almost famous

November 13, 2017

the other night I saw the 2015 dramatic film: “The End of the Tour” on SBS.  I wasn’t sure I was going to like it – it was essentially a conversation and given it’s difficult as medium skews heavily toward being visual- but I really enjoyed it.  It was an interview over several days by David Lipsky representing Rolling Stone magazine about the critically-acclaimed author David Foster Wallace (I must confess whose name I hadn’t heard before).

I found that actors cast, Jason Segel (for Wallace) and Jesse Eisenberg (for Lipsky) were well-thought choices.  They were both “smart” enough that neither performance seemed “wooden” (suffice it to say it wasn’t an enormous stretch to suspend disbelief).   This can be “tricky” given it was a mainly dialogue-driven plot.

Aside from the words, I think what drew me in was the shared “addiction” of watching too much television.  Moreover, I can relate to wanting a job where not too much thinking is required (as a respite of sorts) – it reminded me of a friend that once said that a “mindless” task was a welcome break for her from her usual job.  Furthermore, I liked that within it was featured an action movie that didn’t require a whole lot of mental horsepower to enjoy (to what I viewed as juxtaposition when the characters watched a black-and-white film on tv).

I found the scene meaningful when the proponents couldn’t find where they parked their rental car in the airport.  This just illustrates how there are different kinds of smarts and how book-smarts is not always preferable in accomplishing certain everyday tasks.  As the adage goes:  Common Sense is not that common.  This is a moment of levity that cuts the seriousness of an otherwise dry account.

I enjoyed the line:  “Nice but not real.” How some situations are artificial – one doesn’t have to look far for the often fabricated constructs of reality tv.  Don’t get me wrong; I’m not hating on the entire genre but, like all “entertainment”, some shows are more “watchable” given the individual’s purpose.

I’m now curios about Wallace’s opus of a novel:  Infinite Jest and Lipsky’s best-selling memoir: Although Of Course You End Up Becoming Yourself. Hopefully, I’ll eventually have time to read them.

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sing

November 6, 2017

 

last week a choir performed this song.  I haven’t heard it in awhile being in OZ but it’s one of my favourite hymns. It made sense that they sung the English version so that most people could understand.

Strangely, the original is by St. Ignatius of Loyola and for some reason my personality clashes with the Jesuits.  The point is (regardless of spirituality), we should always aspire to be more selfless.  I don’t claim to be so inclined but the reminder to be generous is always welcome.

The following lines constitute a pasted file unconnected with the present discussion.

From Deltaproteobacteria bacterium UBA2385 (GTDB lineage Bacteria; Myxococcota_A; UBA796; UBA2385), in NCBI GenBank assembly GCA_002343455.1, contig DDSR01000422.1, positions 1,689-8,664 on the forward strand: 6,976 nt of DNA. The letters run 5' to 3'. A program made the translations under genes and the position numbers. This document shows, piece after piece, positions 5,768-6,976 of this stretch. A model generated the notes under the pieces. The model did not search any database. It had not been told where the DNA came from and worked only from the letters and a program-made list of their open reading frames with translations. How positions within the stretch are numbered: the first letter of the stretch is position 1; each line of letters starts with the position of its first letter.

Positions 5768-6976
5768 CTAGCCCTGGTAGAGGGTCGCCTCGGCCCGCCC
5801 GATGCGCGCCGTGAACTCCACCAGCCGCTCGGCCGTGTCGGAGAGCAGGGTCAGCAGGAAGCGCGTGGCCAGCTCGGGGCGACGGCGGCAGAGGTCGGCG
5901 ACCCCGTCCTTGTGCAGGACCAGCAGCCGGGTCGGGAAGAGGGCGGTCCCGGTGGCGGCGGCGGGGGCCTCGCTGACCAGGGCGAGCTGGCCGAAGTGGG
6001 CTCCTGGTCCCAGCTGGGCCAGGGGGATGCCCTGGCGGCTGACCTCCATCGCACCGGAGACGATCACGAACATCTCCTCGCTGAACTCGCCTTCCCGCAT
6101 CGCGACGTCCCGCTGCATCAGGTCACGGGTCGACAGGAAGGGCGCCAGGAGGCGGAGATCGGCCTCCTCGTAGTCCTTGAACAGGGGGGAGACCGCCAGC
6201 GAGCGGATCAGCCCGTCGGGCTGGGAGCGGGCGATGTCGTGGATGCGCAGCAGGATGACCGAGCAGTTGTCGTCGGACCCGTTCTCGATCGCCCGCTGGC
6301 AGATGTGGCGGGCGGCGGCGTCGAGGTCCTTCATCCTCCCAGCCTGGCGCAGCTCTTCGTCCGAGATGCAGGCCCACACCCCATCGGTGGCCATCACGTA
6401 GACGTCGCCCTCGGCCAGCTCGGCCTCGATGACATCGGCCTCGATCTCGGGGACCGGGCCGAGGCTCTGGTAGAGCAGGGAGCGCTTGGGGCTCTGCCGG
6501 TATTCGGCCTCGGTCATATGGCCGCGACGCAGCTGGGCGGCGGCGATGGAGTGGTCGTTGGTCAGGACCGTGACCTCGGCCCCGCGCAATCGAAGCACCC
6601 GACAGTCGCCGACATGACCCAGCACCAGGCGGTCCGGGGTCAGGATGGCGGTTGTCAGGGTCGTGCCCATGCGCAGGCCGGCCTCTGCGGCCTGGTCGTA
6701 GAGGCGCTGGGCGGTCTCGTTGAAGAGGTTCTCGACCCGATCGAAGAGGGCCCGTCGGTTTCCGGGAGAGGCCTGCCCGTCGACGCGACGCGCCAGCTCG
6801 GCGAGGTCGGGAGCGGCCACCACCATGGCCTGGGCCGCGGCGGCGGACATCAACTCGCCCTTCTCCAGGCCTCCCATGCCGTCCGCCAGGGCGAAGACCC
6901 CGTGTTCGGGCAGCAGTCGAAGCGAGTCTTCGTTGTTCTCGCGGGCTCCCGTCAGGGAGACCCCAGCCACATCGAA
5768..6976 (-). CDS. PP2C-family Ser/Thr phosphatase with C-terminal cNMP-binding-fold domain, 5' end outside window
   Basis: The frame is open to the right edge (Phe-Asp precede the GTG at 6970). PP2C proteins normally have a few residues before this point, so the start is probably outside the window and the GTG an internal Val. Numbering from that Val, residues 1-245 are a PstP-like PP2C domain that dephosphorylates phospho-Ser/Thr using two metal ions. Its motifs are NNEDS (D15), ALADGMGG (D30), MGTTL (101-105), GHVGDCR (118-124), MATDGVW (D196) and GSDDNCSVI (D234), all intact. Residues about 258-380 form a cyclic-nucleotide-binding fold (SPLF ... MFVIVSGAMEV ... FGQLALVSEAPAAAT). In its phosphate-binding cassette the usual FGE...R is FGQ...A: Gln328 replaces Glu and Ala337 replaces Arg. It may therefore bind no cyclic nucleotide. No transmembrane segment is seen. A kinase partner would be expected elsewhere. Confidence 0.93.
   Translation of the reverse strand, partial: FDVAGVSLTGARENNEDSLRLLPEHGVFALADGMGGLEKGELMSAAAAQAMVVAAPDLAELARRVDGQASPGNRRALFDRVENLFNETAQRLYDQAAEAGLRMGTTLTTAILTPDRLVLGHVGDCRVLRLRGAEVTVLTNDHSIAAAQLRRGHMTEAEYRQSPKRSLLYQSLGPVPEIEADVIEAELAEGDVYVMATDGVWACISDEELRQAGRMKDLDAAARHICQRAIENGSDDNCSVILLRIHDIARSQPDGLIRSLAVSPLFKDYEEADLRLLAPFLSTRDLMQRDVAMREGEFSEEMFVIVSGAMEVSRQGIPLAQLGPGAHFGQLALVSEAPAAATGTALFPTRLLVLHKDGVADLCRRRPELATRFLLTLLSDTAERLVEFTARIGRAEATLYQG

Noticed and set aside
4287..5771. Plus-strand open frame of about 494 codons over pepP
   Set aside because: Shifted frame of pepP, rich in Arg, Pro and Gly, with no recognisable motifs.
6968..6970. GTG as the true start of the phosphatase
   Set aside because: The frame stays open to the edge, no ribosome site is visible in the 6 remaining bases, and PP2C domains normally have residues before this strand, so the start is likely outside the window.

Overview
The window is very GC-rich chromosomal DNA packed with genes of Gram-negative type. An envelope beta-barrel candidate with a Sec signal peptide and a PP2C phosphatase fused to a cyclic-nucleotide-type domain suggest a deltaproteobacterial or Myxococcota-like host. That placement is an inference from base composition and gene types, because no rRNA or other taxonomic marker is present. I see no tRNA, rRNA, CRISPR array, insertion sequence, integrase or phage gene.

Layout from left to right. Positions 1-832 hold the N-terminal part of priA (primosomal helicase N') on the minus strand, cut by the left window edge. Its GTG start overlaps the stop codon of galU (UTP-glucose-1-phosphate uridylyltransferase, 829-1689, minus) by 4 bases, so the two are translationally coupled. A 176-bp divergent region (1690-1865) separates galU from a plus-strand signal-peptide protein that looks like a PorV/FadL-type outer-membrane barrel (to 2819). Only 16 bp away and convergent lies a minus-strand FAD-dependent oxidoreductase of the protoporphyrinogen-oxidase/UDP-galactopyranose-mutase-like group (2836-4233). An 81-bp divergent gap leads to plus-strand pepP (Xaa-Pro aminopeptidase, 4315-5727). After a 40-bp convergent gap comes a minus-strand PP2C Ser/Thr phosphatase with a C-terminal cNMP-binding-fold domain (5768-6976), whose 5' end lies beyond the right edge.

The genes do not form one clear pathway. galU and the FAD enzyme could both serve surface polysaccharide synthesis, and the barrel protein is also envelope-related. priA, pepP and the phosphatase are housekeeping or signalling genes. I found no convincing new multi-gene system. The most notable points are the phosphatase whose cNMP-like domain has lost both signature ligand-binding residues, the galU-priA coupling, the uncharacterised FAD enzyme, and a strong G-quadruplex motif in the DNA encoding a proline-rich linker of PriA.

The English lyrics can be found below but I find the Tagalog version more beautiful and expressive.  There are many versions (most of which you can find on YouTube)  but I still prefer the one by the Bukas-Loob Ministry.

To paraphrase St. Augustine:  “Those who sing pray twice.”  A certain person inadvertently was mistaken  when he claimed to originate the saying (having received an Augustinian education I’m reasonably certain).  I’ve grown to be an admirer, who doesn’t like a good redemption story (I think that requires a seperate blog entry).

I may no longer have the ability to do it outwardly but in my mind, I still sing.

PRAYER FOR GENEROSITY (with English lyrics)

Dearest Lord, teach me to be generous
Teach me to serve You as I should
To give and not to count the cost
To fight and not to heed the wounds
To toil and not to seek for rest
To labor and ask not for reward
Save that of knowing that I do Your most holy will

 

PANALANGIN SA PAGIGING (PRAYER FOR GENEROSITY in Tagalog)

Panginoon, turuan Mo akong maging bukas palad
Turuan Mo akong maglingkod sa Iyo
Na magbigay ng ayon sa nararapat
Na walang hinihintay mula sa Iyo

Na makibakang ‘di inaalintana
Mga hirap na dinaranas
Sa tuwina’y magsumikap na hindi humahanap
Ng kapalit na kaginhawahan
Na ‘di naghihintay kundi ang aking mabatid
Na ang loob Mo’y siyang sinusundan

Panginoon, turuan Mo akong maging bukas palad
Turuan Mo akong maglingkod sa Iyo
Na magbigay ng ayon sa nararapat
Na walang hinihintay mula sa Iyo

heart and mind

October 24, 2017

saw an exhibit of an artist friend of mine who did a Ph.D.  My wife and I met her at the Adelaide Convention Centre – it’s been a couple of years since we last caught up but it feels like it was just yesterday that we met.